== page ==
BTY: Right. So I continue with this strategy of keeping the movement as abstract as possible and trying to ask for more and more clearly legible use of text. And the two of them coexist, sometimes easily and sometimes uneasily. And the viewer will assign meaning. I’m going into a new piece right now (Blind Date has some of that) called Chapel/Chapter, which you probably read on the website as well, and I started with, of course, movement. We always start with movement. But I’ve also started with three texts, all of them disturbing texts. One of them about the murder of the child up in Spanish Harlem, last December, whose father beat her to death because she took a yogurt out of the refrigerator. But it was a bigger story than that, she’d been tied to a chair, she’d been forced to eat cat food until she vomited… It’s strange, the New York Times, the way that they reported it. The father’s confession, this pathetic character, but it’s a kind of reasoning: ‘She was a difficult, troubled child. She tried to set her brother on fire. We had to tied her to a chair so we could sleep.’ Then there was this killer - the bound, torture, kill guy - who was wreaking havoc. This horrible murderer who came back within the last few years, started this up again, then he got caught. Now the transcripts are all there on the internet of the judge asking him, ‘so then, why did you choose this family?’ ‘Well, it was almost an accident. I was going to go next door, but their door was open so I went in and I waited for them to come in and I confronted them. Well I told old her this and I told him that and I separated them. I tried to make them comfortable. As I went back in to deal with the rest of them, well, he was struggling and I choked him and I thought he was dead. And I went back in and I started in on her…’ ‘What do you mean you started in?’ ‘Well, you know, I have these fantasies, and she was fighting me, so I strangled her. I thought she was dead, but she came back alive.’ Just the way they’re going back and forth in this most… it’s manageable on paper when you hear it. Now Daniel [Bernard Roumain], my musical director says if you listen to the website and you hear the testimony, in the background, you hear the family wailing. But the killer is saying ‘You know, I used to walk my dog, we were neighbors, I waved at her every day, nothing personal…’ Aaagh!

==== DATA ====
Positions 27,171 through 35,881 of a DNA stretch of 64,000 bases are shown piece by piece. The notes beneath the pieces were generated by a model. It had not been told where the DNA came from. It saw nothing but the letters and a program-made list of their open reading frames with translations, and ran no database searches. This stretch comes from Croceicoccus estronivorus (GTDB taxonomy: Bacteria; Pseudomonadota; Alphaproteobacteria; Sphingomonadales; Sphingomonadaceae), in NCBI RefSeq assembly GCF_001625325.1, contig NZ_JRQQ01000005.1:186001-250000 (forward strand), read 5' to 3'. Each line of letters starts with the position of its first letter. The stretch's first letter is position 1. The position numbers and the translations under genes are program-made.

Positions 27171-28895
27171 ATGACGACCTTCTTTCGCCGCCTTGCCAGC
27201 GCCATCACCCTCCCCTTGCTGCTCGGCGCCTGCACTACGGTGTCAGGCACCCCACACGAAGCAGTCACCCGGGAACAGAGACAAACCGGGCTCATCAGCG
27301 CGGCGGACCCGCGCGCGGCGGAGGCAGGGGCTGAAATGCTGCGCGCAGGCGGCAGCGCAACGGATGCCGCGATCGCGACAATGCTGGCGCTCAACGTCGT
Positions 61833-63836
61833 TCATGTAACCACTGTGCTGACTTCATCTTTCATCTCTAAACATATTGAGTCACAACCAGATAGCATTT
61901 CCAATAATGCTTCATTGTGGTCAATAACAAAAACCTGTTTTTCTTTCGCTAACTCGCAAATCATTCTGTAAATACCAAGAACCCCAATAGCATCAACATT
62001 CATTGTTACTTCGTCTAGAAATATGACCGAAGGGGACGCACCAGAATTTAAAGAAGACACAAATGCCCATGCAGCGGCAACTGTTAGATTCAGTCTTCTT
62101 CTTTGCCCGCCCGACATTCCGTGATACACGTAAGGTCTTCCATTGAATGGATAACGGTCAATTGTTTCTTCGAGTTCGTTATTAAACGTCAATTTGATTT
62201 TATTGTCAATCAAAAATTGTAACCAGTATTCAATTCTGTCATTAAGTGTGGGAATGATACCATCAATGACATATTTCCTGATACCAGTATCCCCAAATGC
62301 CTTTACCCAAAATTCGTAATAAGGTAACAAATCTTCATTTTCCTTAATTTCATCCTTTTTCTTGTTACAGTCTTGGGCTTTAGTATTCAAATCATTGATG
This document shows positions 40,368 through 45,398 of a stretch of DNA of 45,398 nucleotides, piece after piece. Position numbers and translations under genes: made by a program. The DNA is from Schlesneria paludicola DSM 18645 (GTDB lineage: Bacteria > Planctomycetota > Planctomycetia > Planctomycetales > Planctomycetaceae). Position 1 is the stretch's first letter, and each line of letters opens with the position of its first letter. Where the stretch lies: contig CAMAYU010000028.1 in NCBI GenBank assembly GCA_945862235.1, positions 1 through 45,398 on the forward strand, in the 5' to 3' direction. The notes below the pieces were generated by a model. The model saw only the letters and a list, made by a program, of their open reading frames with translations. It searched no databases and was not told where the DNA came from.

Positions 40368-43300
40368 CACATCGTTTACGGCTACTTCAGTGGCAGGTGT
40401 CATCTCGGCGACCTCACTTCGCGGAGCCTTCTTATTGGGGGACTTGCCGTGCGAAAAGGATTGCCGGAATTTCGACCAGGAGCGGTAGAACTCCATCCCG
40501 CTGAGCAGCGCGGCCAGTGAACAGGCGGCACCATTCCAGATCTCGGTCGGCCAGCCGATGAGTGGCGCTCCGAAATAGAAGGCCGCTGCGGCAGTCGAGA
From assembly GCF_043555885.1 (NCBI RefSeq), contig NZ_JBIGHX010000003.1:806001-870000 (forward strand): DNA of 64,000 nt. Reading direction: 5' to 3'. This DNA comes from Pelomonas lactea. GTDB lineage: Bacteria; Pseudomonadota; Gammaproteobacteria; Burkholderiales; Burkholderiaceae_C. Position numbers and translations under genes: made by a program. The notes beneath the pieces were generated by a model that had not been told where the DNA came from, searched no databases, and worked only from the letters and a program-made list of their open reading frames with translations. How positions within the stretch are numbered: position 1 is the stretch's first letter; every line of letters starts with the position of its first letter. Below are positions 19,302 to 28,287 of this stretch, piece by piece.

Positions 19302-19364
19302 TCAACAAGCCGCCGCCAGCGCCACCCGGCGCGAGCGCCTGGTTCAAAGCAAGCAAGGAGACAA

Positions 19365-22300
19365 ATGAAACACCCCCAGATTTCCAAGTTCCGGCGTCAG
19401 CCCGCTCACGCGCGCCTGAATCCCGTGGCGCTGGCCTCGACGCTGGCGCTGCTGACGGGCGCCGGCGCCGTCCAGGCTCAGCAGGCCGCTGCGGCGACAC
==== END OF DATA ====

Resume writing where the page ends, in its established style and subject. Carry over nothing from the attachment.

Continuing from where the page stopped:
And then a strange report, not so strange, but chilling, the sentencing of hijacker. Did you read that report of the exchange between the judge and him, the last day? This is the most curious one and most difficult one because it’s somehow political. Everyone was wondering if the jury was in fact going to give him the death penalty. And, the jury ultimately did not give him the death penalty. He proclaimed in front of the media, of course, ‘I won.’ The judge was obviously pissed at this and the next day she said, ‘you said that you won, but you did not win. You’re not going to go free,’ and so on and so forth. And he said, ‘Well, it was my choice.’ And she said, ‘You have no choice. Everyone in this room will leave today and smell air and feel the sun on their body. We’re sending you to a place where you will never be heard from again.’ And this is the part that I love, "To quote T.S. Eliot: You wanted to die a martyr, but you will die with a whimper. You know, that term?" And she is quoting T.S. Eliot and saying to him this is the last time you will be heard from. Bjorn and his mother said that in medieval castles there was a place called oubliette, which comes from oublier, to forget. You open a hole, you throw somebody in it and you forget them. What’s more, they’re designed so they can hear everybody around them as they’re starving to death and they can shout out and nobody will hear them. Now, this prison was designed in such a way that they never come in contact with anybody except the guard, when he slips the food to them, the toilet, everything. It’s designed so that you go into extreme isolation and as the Times said ‘and they deteriorate quickly.’ So, to my mind, what I heard her [the Moussaoui judge] saying is, ‘we are going to bury you alive.’ Here it is again, this question about what do I do. How do I feel about people who do bad things? I allow all these proxies. How can I even allow myself to think about the acts that are committed and do I allow myself to even have a feeling about them as people? Does anyone deserve to be buried alive and, particularly, in my name?